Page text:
Timetables for their recoveries were then reported on Friday, and while the two members of the backfield escaped anything too severe, they will each be sidelined for decent chunks of time.

Perine will miss a week, according to Mike Garafolo. Marshall, meanwhile, is looking at a longer two-to-four week recovery, per Tom Pelissero. Those pieces of news hurt them in more ways than one.

Derrius Guice's torn ACL in Week 1 of the team's exhibition schedule meant that Marshall and Perine both had a big-time opportunity to step up and earn a spot on Washington's 53-man roster, spots that were harder to envision for them when Guice was healthy.

Overall, the two were slated to compete with Kapri Bibbs for what will likely be two spaces on the depth chart behind the absolutely safe Chris Thompson and Rob Kelley. Now, though, they'll be forced to sit until they're healed up, giving Bibbs more chances in practice and the two remaining August contests to earn Jay Gruden's trust.

Against New York, Bibbs struggled on the ground but led the offense with seven grabs, including a 29-yard gain off a screen play. That performance absolutely brought him closer in the race with Marshall, who scored vs. the Patriots a week earlier. Next, he'll need to prove he can run effectively between the tackles vs. the Broncos in Week 3, which will put some heat on Perine as well.

The 'Skins have 15 days left until they have to finalize their regular season roster. As things stand now amongst the running backs, Bibbs presently has a real shot at stealing a job from the two shelved RBs. But with the way this race has unfolded thus far, that can all change in a split second. 

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Familiarity for coach and GM should allow Capital City Go-Go to hit ground running

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Associated Press

Familiarity for coach and GM should allow Capital City Go-Go to hit ground running

Despite being a brand new franchise with a new roster and new facilities, the Capital City Go-Go will carry into their inaugural season a level of continuity. Both their general manager and head coach are familiar with what they are getting into and the people they will be working with.

GM Pops Mensah-Bonsu is no stranger to the D.C. community and the Wizards franchise. He made a name for himself starring at George Washington University, spent time with the Wizards as a player in their 2013 training camp and remained a frequent visitor to Wizards games as a scout for the Spurs in recent years.

"To be back in the community and the first general manager of the G-League team is special," Mensah-Bonsu said. "This is D.C.’s team. I want them to embrace us."

Head coach Jarell Christian played college ball in Virginia and goes back several years with Wizards coach Scott Brooks. Christian joined the Oklahoma City's G-League staff when Brooks was in his final year as head coach of the Thunder.

Christian began his coaching journey with an eye trained on how Brooks goes about his job.

"My introduction to pro basketball was under Coach Brooks and his philosophies. A lot of that stuff, I believe in wholeheartedly. That’s my foundation," Christian said. "I got a chance to know him through training camp and throughout that season. He and I developed a bond and a relationship that stood the test of time. To this day, we still talk often. It’s just another chance for me to reconnect with him and to continue to grow our relationship."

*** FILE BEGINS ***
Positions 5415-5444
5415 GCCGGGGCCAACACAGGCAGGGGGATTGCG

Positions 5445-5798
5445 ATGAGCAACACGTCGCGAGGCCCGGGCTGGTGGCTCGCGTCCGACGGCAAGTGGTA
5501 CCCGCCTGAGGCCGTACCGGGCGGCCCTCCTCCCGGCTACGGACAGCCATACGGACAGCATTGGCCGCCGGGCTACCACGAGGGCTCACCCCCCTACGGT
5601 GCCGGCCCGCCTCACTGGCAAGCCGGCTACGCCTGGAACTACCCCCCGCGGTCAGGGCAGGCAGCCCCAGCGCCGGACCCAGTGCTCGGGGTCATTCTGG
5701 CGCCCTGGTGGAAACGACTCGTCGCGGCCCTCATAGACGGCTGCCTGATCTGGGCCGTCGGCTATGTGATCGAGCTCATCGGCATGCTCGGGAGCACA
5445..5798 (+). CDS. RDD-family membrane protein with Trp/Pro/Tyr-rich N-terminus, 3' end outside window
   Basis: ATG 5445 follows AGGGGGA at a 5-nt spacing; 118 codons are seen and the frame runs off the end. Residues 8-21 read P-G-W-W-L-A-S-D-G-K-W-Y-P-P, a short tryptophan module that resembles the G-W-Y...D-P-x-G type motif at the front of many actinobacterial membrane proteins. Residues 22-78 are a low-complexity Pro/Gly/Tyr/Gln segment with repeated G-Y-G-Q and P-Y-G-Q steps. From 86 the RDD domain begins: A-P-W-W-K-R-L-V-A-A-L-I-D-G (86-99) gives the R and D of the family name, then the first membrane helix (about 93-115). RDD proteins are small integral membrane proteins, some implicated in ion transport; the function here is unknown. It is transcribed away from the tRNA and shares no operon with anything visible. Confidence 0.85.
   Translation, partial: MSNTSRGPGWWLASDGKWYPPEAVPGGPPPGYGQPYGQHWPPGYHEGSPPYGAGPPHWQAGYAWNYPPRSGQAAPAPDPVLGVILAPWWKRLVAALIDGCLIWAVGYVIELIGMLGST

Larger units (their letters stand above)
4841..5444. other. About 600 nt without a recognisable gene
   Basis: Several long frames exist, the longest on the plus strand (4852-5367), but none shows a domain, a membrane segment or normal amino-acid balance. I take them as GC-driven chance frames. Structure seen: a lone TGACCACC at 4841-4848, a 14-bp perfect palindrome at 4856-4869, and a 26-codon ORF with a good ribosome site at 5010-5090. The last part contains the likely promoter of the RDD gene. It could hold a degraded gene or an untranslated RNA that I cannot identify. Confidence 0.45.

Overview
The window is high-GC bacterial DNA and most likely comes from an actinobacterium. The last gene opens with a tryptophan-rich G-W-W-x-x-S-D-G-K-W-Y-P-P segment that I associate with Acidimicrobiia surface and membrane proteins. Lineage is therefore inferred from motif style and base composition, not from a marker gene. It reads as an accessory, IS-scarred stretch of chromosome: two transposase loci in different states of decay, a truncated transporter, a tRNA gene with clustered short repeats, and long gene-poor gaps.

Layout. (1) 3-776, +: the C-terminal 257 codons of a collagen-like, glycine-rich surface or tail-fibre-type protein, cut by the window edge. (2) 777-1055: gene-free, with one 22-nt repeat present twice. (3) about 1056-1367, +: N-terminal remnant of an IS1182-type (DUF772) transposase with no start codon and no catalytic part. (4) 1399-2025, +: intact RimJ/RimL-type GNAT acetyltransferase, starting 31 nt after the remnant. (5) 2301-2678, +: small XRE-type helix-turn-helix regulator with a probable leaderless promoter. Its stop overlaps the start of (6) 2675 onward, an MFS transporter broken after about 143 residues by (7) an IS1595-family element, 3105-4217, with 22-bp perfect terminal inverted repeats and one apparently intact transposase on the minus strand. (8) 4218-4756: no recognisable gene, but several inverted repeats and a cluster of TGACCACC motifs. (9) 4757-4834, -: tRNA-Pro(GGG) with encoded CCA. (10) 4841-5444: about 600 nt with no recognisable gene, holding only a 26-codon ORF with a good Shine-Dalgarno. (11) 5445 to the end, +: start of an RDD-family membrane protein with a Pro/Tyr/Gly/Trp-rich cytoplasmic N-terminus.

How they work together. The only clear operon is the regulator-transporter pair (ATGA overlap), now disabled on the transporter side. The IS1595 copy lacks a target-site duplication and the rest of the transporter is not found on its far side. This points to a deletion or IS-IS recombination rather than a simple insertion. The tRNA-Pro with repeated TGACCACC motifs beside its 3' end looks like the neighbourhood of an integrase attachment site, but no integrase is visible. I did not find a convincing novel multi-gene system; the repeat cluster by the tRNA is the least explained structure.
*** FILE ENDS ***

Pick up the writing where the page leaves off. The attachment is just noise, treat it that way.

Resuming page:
The Go-Go intend to make what they do as similar to the Wizards as possible. When guys like Devin Robinson, one of their two-way players, is called up he can step right in without a learning curve of the playbook or how they practice.

Having Christian in place will help that process in particular.

"There won’t be any issue or any slippage with guys going up and down to know what’s in store for them," Christian said. "A lot of the stuff that the Wizards will do, we will implement with the Go-Go. Just some offensive and defensive concepts. Some of the playcalls and the terminology will be the same."

"Whatever you see the Wizards doing, you will probably see the Capital City Go-Go doing, too," Mensah-Bonsu said.

The symmetry between the G-League and the NBA teams will also be helped by the fact they will share the same practice facility. Their proximity will come with many advantages from the Go-Go perspective.

"I think it’s going to help motivate these guys. We’re going to be practicing in the same place that the Wizards do and the Mystics do," Mensah-Bonsu said. "I think if these guys can see Dwight Howard and John Wall and Bradley Beal walking around every day, it will help motivate them to get to that next level."

"The exposure our players get with the Wizards [front office], the Wizards personnel, being able to watch them practice daily, watching their practice habits and what their routines may be, is really big," Christian said.

That element will also apply beyond the players. Christian, who is just 32 years old, will get to watch how an NBA coaching staff operates on a daily basis.

Christian has yet to take a tour of the new building in Ward 8, but he has seen blueprints. Among the amenities the Go-Go will enjoy that other G-League teams do not usually have is a dedicated dining area.

Many G-League teams do not go to that length.

"A lot of organizations do not provide food for their players on a daily basis, but we will. That’s the No. 1 thing in my opinion that’s gonna set us apart from our competitors," he said.

The Go-Go won't take the floor for their first game until November, but it seems like a good foundation is starting to take place.